Thursday finds ... Anish

The latest exhibition of Anish Kapoor's work is on in the Royal Academy of Arts, London and I was lucky enough to catch it before it closes this Friday at midnight. As I entered the courtyard of the Museum my attention was transfixed by the giant sculpture that stands at its centre. Silvers balls balance precariously one of top of the other as they reach upwards towards the sky.

So much so that it was only on looking away from it that I realised the queues to enter snaked their way around the yard. Over an hour to enter. Testament to the popularity of Kapoor.

You can see the lines reflected in the sculpture (above) and below.

I can definitely say that it was worth the wait. While not all of the work was original to the exhibition somehow I felt that it was. And in some ways I was right. The work Shooting into the Corner had first made its d├ębut in Vienna.The canon fires off rounds of red wax and Vaseline bullets at constant 20 minute intervals over the course of the entire exhibition.

So every 20 minutes the sculpture changes, evolves, becomes a different work. You can hear the children in the room, as they wait for the 20 minutes to come around again, telling their parents what shapes they can see on the wall. There's a bird, over there a dragon. And not only at this piece is the imagination of young and old alike inflamed. The entire exhibition encourages interaction.

Svayambh is the first piece to ever occupy 5 galleries to itself in the history of the Academy. Its name is derived from the Sanskrit for 'born by itself' or 'self generated'.

Put simply it is a giant red wax and Vaseline train that runs continually east to west, west to east along a track and through the arched doorways of the gallery. In its wake it leaves behind parts of itself, the red wax clings to the walls and floors of the gallery. It coats the corniced doorways and even the hands of some mischievous children who pay no heed to the gallery attendants 'don't touch the wax' calls.

The main feeling I get on leaving the exhibition is that those that have visited will remember it for a long time. As you pass through the rooms families create distorted tableau's of themselves in front of the Mirrors.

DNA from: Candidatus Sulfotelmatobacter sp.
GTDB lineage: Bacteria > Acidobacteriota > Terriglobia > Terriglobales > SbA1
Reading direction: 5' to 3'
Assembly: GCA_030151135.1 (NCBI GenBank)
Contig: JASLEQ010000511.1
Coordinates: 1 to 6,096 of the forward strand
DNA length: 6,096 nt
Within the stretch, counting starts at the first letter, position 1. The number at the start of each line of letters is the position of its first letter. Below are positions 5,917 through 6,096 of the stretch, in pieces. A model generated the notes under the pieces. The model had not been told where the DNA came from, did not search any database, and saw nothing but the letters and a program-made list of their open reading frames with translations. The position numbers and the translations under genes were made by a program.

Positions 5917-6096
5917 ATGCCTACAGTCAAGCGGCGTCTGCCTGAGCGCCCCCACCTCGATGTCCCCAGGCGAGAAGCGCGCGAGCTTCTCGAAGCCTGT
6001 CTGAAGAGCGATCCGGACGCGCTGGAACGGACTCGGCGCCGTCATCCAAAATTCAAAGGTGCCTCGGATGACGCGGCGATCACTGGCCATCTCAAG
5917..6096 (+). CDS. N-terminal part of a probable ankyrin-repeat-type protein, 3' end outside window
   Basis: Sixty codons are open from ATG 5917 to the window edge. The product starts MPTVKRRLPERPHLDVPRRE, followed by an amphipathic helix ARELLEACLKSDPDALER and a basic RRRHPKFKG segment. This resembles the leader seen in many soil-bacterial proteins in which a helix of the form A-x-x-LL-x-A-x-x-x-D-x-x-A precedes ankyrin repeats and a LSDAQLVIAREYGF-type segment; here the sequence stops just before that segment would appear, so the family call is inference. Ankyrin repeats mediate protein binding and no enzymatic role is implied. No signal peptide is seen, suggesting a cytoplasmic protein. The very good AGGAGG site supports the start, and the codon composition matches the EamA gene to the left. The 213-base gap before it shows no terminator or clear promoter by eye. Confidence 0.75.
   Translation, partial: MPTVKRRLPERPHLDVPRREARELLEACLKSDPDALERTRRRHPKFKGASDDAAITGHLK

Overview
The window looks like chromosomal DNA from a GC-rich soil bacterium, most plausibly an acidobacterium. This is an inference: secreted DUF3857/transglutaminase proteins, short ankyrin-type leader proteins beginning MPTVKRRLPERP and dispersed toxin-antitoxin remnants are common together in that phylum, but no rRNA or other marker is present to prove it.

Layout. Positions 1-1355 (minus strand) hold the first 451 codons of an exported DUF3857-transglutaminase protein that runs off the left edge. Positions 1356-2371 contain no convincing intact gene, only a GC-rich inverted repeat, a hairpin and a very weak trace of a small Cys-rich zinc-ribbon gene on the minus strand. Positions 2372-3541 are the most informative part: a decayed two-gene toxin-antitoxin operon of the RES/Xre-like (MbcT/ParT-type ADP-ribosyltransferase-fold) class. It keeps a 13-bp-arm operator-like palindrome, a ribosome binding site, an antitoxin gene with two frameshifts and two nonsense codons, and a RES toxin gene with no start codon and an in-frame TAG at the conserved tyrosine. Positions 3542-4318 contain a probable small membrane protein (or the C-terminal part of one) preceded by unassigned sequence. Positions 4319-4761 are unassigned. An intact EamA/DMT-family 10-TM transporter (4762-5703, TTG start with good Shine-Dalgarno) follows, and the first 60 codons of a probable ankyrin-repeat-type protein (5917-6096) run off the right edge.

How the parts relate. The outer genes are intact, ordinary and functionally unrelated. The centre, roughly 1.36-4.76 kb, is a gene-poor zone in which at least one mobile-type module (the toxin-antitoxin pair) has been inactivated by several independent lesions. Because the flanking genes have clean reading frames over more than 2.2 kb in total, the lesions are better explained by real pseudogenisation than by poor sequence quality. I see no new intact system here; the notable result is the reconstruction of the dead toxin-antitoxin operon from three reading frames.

Friends giggle like school kids at the implied meaning behind the brightly coloured oval at the centre of Slug.

A little old lady dressed in her Sunday best walks hand in hand with her daughter, stopping to trace When I am Pregnant from 'a fuzz on the wall' when you stand directly in front of it, to a swelling mass that emerges seemingly from nowhere as you look at it sideways.

Yellow uses the brightly pigmented colours that Kapoor returns to time and again in his work. The reds, yellows and blues are reminiscent of the colours found in the markets of his native Bombay. Whether or not that is why he uses those colours is up to interpretation. Yellow sits on or in a wall of the gallery. What exactly the form of the sculpture is, is hard to say. It appears to have a sink hole at its centre sucking into the wall, an opposing from to the When I am Pregnant piece both in colour and form.

The room is full of people, some trying to puzzle out the form others just simply standing and watching it. You find yourself doing that constantly throughout the exhibition whether it is watching the slow progression of the wax train as it comes towards you or standing in front of the distorting mirrors watching as slight movements change your appearance.

Worth every second of queuing.

Hmmm this has turned into a bit of an essay hasn't it. I blame blogger for failing me in my photo attempts the first time around although now that they're here I can really lead with that. And also the talented Mr. Kapoor for making me rabbit on indefinitely. I'll save my love of all his other work for another day.

No comments:

Subscribe to our mailing list

* indicates required
Receive emails about